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Monday, February 23, 2015

Learning about what I don't do while crying over milk

This current season has brought up a lot of great conversations with my girlfriends about the things we commit to doing, and maybe even more importantly, the things that we say no to so that we can say yes to the things that hold the most truth in our lives. When I read Bittersweet and Bread and Wine by Shauna Niequist, it was like a bomb exploded in my heart. She wrote great, powerful pieces about the walk we take in doing life with others, pursuing faith, and the experiences that our lives present. I literally have pages and pages where entire paragraphs are highlighted as the words were challenging me and stirring up opportunities for growth.

One of my favorite chapters featured her tough lessons on overcoming her inclination to do EVERYTHING. Everything for everyone being my drug of choice in the fall. My list of things to do better had been getting long, quite long, and weighty, with what felt like new things being added all the time, never with the thought about what should I stop doing. Stop doing anything? Um, no. For a long time, I had been the girl that could do everything. I don't even have a husband or kids yet so I certainly should have been able to handle all that was on my plate. Not doing everything felt a lot like failing and I wanted anything but to feel like I had not lived up to some potential that I thought had been determined for me.

I remember the day where I thought to myself, "this just has to be enough and how do I stop this crazy train that I am driving". The day.. well, it was when I burst into tears over being out of milk. Full on tears. Over milk. Full of shame. Failing to meet some crazy standard I had set for myself that day of being the perfect girlfriend who makes her boyfriend breakfast before his work trip, in the midst of a hectic week, because I was certain that I could do it all. I am not sure if I cried in that moment because I realized that being a perfect girlfriend is not attainable, or the realization that I could not do everything, or the fact that I was actually questioning if my boyfriend would still love me when he found out I was not wonder woman, or from being exhausted from striving for so much all of the time. I'm going with all of above, as illogical as all of those thoughts may be.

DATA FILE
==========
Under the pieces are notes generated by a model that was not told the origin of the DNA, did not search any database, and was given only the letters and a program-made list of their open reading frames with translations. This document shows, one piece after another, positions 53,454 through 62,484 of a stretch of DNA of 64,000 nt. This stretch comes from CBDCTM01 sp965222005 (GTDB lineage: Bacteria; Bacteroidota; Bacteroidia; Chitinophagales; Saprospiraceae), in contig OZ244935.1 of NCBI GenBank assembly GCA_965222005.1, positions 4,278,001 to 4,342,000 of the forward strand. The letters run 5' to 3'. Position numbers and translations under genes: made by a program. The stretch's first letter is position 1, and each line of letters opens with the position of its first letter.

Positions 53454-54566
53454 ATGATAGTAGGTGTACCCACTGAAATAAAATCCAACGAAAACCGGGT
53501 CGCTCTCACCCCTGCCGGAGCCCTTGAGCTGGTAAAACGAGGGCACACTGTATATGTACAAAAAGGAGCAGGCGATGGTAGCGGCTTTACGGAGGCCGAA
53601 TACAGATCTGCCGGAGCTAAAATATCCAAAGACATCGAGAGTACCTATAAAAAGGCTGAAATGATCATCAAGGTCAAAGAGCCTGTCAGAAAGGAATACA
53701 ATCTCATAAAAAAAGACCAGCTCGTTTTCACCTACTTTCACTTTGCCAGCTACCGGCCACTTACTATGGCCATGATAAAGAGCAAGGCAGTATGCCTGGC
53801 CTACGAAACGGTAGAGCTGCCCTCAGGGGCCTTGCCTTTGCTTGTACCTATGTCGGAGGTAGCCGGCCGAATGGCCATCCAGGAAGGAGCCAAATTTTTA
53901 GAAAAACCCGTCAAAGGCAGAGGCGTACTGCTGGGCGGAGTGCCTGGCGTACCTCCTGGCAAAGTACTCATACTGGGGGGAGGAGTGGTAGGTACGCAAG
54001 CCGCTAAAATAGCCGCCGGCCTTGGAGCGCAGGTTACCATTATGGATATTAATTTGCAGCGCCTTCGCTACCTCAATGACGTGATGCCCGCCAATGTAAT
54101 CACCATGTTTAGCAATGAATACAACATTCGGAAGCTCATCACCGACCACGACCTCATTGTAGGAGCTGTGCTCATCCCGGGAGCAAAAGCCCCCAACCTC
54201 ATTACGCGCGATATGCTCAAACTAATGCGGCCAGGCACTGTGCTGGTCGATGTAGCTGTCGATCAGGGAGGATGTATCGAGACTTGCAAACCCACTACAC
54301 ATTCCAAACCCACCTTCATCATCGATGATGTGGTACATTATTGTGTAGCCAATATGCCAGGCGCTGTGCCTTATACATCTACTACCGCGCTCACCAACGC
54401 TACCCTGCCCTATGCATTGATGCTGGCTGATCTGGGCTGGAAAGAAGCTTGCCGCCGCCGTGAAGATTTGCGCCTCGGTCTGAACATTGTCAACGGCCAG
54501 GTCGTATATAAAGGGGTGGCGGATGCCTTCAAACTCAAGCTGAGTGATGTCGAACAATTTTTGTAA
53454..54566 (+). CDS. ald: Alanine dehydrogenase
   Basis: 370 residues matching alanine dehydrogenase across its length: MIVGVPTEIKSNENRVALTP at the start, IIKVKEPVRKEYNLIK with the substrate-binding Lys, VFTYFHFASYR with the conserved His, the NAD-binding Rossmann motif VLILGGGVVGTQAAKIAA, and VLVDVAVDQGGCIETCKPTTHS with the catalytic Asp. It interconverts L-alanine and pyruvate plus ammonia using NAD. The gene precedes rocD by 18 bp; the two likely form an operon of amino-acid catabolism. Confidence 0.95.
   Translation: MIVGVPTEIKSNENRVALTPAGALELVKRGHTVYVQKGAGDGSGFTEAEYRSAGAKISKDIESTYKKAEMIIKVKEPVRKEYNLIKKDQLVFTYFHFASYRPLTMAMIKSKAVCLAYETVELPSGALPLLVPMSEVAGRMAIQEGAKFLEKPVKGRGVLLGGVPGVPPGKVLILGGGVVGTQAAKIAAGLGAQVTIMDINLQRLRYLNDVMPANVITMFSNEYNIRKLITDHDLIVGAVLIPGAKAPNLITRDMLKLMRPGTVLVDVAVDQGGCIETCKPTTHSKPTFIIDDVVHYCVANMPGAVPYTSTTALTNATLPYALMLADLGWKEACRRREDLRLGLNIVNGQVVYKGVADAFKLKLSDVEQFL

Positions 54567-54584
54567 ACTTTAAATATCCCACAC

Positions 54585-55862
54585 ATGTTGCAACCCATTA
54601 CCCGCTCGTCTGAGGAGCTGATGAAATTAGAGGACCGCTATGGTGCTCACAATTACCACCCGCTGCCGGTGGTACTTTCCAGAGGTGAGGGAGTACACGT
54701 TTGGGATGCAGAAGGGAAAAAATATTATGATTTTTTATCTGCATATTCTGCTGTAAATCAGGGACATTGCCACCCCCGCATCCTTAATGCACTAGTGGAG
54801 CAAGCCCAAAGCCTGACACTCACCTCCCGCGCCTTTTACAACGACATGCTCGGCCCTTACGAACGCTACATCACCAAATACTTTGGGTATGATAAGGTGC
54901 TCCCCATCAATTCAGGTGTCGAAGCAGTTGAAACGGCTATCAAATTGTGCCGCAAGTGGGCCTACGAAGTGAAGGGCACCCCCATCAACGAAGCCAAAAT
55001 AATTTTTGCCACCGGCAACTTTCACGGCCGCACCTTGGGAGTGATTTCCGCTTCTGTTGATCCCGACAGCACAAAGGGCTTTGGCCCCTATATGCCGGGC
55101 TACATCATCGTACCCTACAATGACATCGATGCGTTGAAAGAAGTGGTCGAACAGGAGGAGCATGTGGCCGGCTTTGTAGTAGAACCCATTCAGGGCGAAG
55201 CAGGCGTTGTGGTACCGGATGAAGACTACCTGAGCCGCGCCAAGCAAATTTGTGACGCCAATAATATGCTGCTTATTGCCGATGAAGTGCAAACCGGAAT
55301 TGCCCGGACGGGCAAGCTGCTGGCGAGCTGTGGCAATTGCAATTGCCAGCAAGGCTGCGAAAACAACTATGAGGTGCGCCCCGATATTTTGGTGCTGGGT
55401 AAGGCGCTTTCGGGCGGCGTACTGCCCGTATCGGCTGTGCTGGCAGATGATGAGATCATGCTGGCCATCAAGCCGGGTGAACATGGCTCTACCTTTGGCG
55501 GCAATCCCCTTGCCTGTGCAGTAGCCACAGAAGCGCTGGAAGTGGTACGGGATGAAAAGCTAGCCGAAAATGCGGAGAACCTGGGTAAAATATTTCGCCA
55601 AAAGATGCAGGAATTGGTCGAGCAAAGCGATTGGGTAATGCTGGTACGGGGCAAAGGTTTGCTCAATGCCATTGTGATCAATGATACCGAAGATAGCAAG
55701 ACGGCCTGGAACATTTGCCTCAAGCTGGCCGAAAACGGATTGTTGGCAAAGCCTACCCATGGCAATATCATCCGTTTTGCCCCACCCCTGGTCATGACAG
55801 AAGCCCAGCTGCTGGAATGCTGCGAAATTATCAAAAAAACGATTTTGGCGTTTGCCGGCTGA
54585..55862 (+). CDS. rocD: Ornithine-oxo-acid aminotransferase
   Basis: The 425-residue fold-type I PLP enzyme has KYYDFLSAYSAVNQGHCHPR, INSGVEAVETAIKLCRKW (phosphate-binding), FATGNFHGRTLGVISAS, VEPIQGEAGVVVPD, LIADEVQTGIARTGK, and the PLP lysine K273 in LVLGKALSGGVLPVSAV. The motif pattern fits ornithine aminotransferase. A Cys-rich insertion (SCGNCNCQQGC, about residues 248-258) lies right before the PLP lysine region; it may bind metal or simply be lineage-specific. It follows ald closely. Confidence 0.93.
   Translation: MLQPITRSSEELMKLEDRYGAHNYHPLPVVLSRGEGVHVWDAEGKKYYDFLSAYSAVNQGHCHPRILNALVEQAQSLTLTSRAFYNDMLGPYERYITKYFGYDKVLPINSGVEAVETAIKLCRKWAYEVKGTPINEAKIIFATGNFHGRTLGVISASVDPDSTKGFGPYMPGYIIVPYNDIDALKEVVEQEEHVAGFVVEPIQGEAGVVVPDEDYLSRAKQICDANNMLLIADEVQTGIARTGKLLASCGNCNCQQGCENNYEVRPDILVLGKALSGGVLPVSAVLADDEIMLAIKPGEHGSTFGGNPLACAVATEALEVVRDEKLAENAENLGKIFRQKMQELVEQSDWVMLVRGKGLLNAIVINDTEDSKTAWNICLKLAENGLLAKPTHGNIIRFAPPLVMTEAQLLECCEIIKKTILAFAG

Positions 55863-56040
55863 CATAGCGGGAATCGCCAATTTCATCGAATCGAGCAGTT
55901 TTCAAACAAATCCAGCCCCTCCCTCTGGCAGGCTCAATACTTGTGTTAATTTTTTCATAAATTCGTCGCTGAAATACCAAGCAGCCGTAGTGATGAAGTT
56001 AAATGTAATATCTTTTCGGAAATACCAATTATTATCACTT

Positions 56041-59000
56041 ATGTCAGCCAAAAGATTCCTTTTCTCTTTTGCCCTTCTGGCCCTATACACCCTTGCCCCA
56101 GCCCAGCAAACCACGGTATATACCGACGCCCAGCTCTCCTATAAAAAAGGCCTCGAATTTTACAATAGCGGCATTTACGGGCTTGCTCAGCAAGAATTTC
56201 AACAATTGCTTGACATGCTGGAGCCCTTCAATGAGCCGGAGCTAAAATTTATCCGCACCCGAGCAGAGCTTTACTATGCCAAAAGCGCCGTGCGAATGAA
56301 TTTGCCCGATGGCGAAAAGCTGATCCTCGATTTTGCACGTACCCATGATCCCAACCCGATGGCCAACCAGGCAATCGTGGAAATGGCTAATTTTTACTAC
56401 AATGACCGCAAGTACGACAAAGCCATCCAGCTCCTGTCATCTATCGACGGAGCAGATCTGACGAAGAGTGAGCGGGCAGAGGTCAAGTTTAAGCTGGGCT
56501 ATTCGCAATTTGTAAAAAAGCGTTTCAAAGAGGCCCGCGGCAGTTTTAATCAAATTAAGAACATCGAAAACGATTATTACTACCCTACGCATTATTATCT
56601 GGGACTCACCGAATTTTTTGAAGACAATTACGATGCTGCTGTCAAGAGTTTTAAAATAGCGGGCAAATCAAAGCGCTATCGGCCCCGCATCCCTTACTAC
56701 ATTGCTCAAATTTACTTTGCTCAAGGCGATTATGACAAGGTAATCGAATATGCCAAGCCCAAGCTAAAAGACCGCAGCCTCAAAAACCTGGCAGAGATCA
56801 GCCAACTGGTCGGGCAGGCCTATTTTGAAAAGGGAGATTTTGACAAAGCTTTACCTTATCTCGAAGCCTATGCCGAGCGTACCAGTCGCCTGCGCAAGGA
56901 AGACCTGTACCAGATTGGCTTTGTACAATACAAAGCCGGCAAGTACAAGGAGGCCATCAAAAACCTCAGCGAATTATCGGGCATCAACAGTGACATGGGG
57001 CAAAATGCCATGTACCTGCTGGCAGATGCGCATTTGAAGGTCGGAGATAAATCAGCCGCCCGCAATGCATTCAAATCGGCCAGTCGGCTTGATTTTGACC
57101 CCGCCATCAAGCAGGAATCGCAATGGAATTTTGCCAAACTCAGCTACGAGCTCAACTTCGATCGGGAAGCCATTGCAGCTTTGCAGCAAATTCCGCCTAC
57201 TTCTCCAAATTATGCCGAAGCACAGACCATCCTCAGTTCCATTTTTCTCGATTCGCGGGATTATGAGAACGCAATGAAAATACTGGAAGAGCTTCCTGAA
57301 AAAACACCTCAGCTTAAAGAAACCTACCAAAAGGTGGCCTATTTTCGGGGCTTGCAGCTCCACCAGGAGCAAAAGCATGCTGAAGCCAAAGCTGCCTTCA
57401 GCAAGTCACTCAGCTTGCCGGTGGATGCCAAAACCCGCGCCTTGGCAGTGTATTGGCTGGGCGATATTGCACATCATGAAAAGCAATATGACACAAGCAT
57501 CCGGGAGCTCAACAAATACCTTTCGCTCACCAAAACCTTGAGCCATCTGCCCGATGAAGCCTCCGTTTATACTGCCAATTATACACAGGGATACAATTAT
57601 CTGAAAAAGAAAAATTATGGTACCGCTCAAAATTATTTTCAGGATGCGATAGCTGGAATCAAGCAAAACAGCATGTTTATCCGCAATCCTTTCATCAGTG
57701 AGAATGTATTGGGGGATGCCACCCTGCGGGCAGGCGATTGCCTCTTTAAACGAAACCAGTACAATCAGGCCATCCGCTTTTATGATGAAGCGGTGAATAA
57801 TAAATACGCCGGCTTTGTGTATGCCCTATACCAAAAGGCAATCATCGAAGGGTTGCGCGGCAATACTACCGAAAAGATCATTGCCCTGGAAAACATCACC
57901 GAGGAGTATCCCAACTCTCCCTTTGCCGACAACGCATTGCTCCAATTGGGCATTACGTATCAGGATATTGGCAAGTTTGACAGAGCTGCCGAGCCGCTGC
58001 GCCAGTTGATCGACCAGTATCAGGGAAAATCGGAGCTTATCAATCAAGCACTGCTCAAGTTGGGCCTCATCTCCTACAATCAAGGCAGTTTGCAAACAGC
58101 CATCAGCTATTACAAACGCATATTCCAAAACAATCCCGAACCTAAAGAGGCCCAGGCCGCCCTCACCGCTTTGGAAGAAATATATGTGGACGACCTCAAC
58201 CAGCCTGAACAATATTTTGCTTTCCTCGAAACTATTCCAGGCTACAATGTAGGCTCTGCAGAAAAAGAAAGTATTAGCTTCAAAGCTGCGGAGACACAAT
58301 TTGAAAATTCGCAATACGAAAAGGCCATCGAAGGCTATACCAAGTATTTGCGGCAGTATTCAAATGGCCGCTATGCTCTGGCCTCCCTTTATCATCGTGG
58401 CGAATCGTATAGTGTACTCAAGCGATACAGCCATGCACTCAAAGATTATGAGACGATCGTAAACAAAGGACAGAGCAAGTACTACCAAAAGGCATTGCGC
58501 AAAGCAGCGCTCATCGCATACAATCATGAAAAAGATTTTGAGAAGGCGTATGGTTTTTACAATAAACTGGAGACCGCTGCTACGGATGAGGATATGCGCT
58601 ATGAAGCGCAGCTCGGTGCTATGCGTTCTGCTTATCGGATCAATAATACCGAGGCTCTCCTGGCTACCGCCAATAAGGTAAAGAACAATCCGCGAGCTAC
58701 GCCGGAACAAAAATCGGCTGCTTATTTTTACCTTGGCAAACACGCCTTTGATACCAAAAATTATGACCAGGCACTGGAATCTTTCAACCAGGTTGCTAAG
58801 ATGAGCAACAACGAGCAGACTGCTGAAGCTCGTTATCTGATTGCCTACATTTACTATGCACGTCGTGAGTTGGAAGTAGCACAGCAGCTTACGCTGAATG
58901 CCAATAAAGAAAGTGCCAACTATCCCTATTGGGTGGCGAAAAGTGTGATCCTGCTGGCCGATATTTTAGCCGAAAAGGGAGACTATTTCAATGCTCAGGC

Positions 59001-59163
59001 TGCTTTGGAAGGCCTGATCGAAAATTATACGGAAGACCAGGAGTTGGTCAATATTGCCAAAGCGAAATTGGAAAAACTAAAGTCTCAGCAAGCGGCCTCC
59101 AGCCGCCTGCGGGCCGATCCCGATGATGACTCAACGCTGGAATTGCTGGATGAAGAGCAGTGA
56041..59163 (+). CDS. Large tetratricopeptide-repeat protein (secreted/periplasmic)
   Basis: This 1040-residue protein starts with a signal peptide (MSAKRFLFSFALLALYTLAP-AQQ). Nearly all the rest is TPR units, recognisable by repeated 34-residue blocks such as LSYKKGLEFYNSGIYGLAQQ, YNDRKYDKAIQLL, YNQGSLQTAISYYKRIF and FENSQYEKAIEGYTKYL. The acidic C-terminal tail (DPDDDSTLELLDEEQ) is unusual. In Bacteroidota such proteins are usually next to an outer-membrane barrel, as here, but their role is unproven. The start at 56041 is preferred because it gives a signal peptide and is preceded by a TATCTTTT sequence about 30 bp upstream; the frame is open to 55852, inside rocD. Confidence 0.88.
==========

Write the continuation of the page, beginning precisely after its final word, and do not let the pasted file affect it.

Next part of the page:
Of course, I tried to recover quickly in the moment, saying I was just tired, and suppressing all those emotions, hoping I could pretend to shut off my mind, and stop my tears for the duration of the breakfast. The saddest part is that all I really wanted was an hour of enjoying being with him and feeling connected. I spent the rest of that day trying to recover and wrestling with how I come clean about where I actually was. On a lot of days last semester, that felt a lot like a sinking ship. I was no where near even knowing how to admit the reality of where I was, but clearly, the moment you start crying over milk, that isn't even spilled, is probably your enough point. At least, it was mine.

Thanks to my graduate program, I am an eternal student of development theory and aware that I am transitioning from seeing self-sacrifice as value for my goodness, and learning that I need to find care for myself (Gilligan's second transition). I am in some serious growth now, full of cognitive dissonance, which I find really hard some days and a total breeze on others. Thankful each day to be where I am, learning and making different choices - much more like a sailing ship.

Niequist wrote a chapter entitled, "Things I Don't Do", where she reflects on her own battle with doing everything and needing to articulate (she's a list maker too!) what she had to quit in order to do the things that allow for the life that we are really intended to be living. I am working on writing my own list, actively turning down opportunities I would have piled on before, and making room for the ability to say yes to the things that are deeply important to me.

As hard as it was to reach this point, I am encouraged daily, and I hope that sharing this will encourage all of you that are struggling with your EVERYTHING. What is on your list of things you don't do so you can say yes?


Laura said...

You know I love this. And the fact that this chapter was also my favorite and I've cried over the craziest of things too.

Emily said...

Jessica - this is my first time reading your blog (I know I'm super behind because I've been hearing it's awesome for a while now), but I love your insights! I've recently been reading the magazine Propel Women by Christine Caine and this article reminded me of what you wrote:

Thanks for sharing - you're wonderful!